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John Wall takes his passing ability from the hardwood to the gridiron

John Wall takes his passing ability from the hardwood to the gridiron

John Wall is one of the best passers in the NBA. You know this and I know this. What you maybe didn't know is how that passing ability translates from the basketball court to the gridiron.

I'd say it translates pretty well. I'm not saying Nate Sudfeld should be on the lookout behind him, but he should at least see this and know that Wall is local and one call away. 

That was a dime from Wall and it looked effortless. So effortless, you didn't even notice the mechanics and how easy he was taking it. 

Is there nothing John Wall can't do? 

RELATED: JOHN WALL SPEAKS ON EVENTS IN CHARLOTTESVILLE

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Wizards' star John Wall goes in-depth on racism and events in Charlottesville

Wizards' star John Wall goes in-depth on racism and events in Charlottesville

John Wall has always been one to speak his mind and answer questions directly, though politics isn't often his game. During the preseason last fall he was asked who he was voting for between Donald Trump and Hillary Clinton and his response was evasive. He didn't want to go there.

But the past week's events, starting with the protests in Charlottesville that included a woman getting killed by a white supremacist driving through a crowd, have clearly weighed on the Wizards' star point guard. Wall spoke at length about the current state of affairs at his charity event at Rosedale Community Center in Northeast Washington on a broiling Friday afternoon.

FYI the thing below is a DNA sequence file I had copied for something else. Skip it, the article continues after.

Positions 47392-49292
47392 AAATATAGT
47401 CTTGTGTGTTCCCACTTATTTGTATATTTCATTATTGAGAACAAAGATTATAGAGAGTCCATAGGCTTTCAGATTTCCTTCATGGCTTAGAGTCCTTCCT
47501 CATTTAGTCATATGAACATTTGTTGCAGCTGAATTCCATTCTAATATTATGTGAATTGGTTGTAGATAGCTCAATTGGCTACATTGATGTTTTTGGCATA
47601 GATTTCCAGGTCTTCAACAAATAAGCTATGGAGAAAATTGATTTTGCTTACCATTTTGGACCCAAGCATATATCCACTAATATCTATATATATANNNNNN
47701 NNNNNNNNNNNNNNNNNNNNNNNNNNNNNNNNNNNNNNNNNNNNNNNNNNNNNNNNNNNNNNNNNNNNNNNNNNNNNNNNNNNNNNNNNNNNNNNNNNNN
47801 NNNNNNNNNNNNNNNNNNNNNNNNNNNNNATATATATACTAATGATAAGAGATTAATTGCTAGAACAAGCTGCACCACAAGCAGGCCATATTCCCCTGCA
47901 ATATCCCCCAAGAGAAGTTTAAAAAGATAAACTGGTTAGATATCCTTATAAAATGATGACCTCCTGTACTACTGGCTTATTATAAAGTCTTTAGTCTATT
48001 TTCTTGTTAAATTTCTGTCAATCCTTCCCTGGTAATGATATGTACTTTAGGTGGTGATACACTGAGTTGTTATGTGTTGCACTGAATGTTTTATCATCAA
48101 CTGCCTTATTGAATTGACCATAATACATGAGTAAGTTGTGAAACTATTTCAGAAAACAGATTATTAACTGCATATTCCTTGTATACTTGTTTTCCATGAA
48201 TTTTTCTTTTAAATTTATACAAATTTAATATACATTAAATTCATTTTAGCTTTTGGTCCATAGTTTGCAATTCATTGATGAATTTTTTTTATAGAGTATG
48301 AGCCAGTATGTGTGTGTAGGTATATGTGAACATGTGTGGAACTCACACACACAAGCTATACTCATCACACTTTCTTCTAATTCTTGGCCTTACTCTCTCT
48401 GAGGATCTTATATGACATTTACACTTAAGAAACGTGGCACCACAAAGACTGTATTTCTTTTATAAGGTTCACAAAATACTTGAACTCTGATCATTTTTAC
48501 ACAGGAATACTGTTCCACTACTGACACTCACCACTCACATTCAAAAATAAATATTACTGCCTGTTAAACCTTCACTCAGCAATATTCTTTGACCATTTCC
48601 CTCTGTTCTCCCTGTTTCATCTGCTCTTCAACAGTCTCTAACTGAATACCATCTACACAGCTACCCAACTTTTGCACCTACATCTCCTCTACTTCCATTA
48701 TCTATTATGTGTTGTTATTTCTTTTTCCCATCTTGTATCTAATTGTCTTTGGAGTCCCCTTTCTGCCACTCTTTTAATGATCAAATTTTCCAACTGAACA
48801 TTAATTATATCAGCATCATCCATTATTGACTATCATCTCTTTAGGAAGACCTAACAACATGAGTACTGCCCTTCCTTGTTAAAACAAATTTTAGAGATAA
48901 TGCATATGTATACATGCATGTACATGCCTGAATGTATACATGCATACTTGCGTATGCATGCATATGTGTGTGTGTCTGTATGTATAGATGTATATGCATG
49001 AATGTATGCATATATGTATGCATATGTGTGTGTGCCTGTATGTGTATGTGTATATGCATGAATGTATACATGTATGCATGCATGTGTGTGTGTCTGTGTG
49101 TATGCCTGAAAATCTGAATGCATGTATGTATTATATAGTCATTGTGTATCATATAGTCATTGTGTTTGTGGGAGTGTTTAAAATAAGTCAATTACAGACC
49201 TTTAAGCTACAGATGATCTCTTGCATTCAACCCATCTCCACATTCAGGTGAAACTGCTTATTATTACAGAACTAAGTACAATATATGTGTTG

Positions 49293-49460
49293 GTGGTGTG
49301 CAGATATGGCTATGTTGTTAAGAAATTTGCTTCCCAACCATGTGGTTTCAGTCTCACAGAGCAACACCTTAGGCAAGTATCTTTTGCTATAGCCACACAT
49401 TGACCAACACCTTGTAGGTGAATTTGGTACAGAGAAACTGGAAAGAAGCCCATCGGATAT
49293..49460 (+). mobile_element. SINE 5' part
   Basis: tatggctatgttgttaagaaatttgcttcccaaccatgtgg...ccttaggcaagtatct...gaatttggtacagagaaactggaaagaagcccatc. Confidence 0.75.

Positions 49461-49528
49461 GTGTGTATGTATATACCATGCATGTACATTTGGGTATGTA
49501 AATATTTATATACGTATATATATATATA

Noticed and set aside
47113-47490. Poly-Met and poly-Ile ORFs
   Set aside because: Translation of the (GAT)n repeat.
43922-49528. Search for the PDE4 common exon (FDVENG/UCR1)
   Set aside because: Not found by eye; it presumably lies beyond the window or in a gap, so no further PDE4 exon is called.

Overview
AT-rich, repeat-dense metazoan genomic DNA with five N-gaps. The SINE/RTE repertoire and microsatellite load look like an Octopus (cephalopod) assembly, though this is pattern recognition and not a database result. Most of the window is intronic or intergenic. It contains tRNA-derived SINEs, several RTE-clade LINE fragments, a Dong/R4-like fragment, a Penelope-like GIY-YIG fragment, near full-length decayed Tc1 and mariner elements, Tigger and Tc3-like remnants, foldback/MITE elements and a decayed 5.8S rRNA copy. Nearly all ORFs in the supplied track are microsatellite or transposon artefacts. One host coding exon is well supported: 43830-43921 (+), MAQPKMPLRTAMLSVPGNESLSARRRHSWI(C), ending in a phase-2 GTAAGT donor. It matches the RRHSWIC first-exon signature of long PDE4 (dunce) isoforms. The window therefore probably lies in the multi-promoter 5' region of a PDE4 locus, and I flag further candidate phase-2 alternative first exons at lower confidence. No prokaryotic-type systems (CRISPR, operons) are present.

Wall met with the media, but first made an address to the kids and parents who showed up for his backpack giveaway and other charity efforts. He began by referencing Charlottesville.

"I know this week has been tough for our country with things not going the way we would want them to, but the most important thing is that you can't use that as retaliation. We've all got to treat each other as the same. No matter what color you are, we are all family. We're all in this world trying to make it more peaceful and promising than anything," he said.

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Afterwards, Wall spoke further about how this last week has affected him.

"It's very important [to give back], especially with what has been going on the past week or so in our country and the tough times that we're dealing with. I want the kids to understand that no matter what goes on, you can't use that to try to target nobody else. We're all one whole family. Even though we're different races, we're still one big family. We have to work to try to get things to as best the situation we can and keep it positive," he explained.